Letter Writer: We adopted a baby boy almost a year ago. Initially, Bianca (birth mother) wanted a closed adoption, but a week after the Charlie was born, she changed her mind to an open one. We thought we were up for that, but in our first year, it feels like our son’s birth mom wants too much.
At first our relationship was mostly by text — Bianca would constantly ask me for pictures, and when I didn’t respond immediately, she would text again asking for more. I had to draw some boundaries and say I would update her with pictures once a week.
That soon became too much, especially when things got busy for me with my seasonal work. I had to switch to updating her with a longer update over email once a month, but still encouraged her to text me anytime and that we weren’t backing out of our agreement.
There’s more, but first, help us understand why she is being so intense.
Hi, Carla. Thanks for writing. Take a deep breath and prepare to be OK being uncomfortable. I’m going to ask you to be willing to stretch yourself and shift your perspective.
Letter Writer: Do you have any resources for a birth parent who has both parented and placed children? I know of a situation where the birth mother has an open adoption but she has never included the children she is parenting in the visits with the child she placed.
Now the parented children are 8, 10, and 15. How does she tell them they have a surprise sibling? As much as I’ve searched, I can’t seem to find such a resource to help her figure out if and how to come clean.
Letter Writer: Hello, Lori. I just read your post about rejection by a biological mother, and I was hoping you might be able to give me some input. Recently I discovered I am a product of both rape and incest.
In the early 1970s I was adopted as an infant. Three months ago a geneticist confirmed that my biological parents are either full siblings or a father and daughter.
I had always known I was adopted, but had no idea this was my story. In fact, my adoptive parents had been given a social history about my biological parents that was a completely fabricated. The truth? My birth mother was raped and got pregnant with me.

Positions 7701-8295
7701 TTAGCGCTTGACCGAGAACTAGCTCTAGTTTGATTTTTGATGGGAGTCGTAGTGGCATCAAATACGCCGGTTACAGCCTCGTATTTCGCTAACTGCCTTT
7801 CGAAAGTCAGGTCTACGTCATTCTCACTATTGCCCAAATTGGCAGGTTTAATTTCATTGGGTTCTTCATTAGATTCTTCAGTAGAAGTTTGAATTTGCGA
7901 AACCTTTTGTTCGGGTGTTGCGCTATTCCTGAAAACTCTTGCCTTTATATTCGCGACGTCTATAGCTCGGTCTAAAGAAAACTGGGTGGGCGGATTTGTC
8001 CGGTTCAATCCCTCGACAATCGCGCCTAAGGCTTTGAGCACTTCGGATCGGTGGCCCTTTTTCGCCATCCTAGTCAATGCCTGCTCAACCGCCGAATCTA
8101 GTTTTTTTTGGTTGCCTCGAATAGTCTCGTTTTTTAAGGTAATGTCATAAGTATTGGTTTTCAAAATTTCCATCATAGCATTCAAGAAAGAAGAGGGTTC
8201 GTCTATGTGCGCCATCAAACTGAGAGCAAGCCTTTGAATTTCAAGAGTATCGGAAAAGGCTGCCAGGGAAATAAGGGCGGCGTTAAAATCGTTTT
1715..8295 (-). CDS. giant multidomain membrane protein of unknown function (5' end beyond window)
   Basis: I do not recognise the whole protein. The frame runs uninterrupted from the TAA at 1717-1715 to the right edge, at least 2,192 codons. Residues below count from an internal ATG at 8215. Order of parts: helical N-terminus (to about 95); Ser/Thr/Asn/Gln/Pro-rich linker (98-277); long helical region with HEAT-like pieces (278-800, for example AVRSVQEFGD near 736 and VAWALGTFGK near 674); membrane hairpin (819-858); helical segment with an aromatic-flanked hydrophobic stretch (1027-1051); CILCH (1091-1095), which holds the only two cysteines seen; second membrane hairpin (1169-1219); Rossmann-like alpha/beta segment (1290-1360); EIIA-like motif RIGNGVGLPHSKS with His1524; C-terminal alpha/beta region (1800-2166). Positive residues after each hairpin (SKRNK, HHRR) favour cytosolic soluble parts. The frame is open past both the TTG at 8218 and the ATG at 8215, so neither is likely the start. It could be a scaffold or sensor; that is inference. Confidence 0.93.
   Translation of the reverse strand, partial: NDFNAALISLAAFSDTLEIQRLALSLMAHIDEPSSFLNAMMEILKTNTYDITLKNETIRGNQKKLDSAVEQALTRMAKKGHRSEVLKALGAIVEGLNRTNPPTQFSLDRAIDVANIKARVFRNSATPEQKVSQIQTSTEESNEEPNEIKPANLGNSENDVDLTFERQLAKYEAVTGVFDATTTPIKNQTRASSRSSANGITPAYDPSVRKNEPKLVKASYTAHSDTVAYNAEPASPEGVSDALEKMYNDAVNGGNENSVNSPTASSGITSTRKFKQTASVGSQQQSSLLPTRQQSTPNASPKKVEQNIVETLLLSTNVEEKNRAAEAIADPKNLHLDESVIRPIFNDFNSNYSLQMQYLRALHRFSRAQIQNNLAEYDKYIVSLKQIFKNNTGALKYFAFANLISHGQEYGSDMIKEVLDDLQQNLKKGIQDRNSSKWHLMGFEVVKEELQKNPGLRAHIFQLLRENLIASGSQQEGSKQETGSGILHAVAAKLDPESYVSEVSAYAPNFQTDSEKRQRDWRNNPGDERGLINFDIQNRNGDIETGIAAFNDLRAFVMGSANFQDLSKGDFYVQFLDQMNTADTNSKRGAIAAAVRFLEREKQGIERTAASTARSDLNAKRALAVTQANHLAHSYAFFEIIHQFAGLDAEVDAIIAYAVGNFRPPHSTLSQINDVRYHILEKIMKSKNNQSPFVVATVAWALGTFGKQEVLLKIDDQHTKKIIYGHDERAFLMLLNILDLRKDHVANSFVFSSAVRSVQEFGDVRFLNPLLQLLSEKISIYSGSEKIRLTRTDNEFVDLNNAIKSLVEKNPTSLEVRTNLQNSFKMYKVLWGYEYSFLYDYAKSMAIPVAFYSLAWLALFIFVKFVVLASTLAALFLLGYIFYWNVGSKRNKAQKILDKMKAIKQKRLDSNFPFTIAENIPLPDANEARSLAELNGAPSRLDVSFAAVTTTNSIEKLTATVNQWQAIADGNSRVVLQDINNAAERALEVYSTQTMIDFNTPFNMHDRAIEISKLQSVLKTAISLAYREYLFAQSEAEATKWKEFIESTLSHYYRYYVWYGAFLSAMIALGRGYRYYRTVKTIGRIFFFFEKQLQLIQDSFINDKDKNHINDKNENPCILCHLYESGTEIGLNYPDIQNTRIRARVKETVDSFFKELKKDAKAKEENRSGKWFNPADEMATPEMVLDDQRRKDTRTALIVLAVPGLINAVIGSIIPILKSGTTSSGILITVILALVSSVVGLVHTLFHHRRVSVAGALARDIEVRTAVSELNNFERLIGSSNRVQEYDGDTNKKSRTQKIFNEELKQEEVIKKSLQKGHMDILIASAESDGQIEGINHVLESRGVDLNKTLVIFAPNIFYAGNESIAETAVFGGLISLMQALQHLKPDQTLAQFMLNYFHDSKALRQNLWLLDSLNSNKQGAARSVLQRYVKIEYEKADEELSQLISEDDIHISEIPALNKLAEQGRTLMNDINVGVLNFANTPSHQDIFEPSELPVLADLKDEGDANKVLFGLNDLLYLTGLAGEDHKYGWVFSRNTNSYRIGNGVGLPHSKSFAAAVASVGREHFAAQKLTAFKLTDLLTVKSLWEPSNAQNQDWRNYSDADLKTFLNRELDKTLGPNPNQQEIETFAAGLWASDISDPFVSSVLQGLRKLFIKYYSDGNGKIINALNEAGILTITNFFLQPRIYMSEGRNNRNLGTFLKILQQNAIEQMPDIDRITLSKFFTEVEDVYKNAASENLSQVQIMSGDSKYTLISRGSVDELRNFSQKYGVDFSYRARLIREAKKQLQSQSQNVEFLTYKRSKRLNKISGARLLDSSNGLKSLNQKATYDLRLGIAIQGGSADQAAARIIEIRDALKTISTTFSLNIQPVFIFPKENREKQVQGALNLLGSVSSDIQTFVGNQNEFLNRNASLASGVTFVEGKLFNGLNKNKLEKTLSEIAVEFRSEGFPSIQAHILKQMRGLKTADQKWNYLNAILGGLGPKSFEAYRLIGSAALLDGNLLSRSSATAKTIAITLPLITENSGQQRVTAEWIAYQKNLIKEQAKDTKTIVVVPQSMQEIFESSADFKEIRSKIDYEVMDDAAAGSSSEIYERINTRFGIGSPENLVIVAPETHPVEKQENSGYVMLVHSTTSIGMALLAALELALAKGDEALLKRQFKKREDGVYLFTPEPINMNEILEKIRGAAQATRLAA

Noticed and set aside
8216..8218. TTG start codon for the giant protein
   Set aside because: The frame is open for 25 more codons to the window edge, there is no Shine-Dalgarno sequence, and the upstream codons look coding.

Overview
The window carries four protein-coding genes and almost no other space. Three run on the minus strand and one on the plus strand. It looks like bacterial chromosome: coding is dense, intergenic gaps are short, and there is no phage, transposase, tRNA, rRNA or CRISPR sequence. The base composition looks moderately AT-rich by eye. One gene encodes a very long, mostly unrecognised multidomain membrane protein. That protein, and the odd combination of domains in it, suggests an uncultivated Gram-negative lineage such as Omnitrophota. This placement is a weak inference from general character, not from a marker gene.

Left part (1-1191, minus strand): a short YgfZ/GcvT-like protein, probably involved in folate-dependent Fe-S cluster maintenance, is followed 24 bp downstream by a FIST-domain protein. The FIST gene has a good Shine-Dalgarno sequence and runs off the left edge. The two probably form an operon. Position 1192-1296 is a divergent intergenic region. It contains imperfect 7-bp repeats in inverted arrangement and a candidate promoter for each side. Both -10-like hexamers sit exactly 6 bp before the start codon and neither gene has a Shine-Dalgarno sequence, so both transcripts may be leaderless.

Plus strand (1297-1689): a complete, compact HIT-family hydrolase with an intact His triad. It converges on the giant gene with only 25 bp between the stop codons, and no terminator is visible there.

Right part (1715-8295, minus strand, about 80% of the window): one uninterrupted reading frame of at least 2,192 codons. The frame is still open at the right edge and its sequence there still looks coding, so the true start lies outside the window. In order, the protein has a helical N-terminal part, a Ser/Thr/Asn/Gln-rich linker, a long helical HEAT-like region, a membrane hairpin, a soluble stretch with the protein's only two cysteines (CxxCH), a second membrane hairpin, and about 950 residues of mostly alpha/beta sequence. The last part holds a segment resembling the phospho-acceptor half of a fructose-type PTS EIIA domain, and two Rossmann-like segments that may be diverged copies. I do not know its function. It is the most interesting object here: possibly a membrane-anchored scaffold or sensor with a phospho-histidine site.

A Shock, To Say the Least
The geneticist used public records to put together a family tree. I know my biological mother’s name and where she lives. Using this information, I discovered that my birth mother worked at a sexual abuse support center and even participated in a board of inquiry into sexual abuse in her community. That was about 20 years ago.
I am seeking input on whether a woman in her situation would want to hear from her child. As well, I found out she has children who aren’t much younger than me.
If I make contact, it could feel like a lot dumped on the plates of my birth mother and for my siblings (who are also my nieces/nephews). A complicating factor is, as I said, that their community was the site of a governmental inquiry into systemic sexual abuse in religious institutions and in families. Their mother (my mother!) has been public with her story of abuse.
I’m in a Facebook group for NPE adoptees ( Not Parent Expected — people who get this type of unexpected DNA results). This happens more commonly that anyone would think. Unfortunately, there aren’t that many resources. So let me ask:
Is it okay to reach out to my mother and siblings? I’m not sure what to do.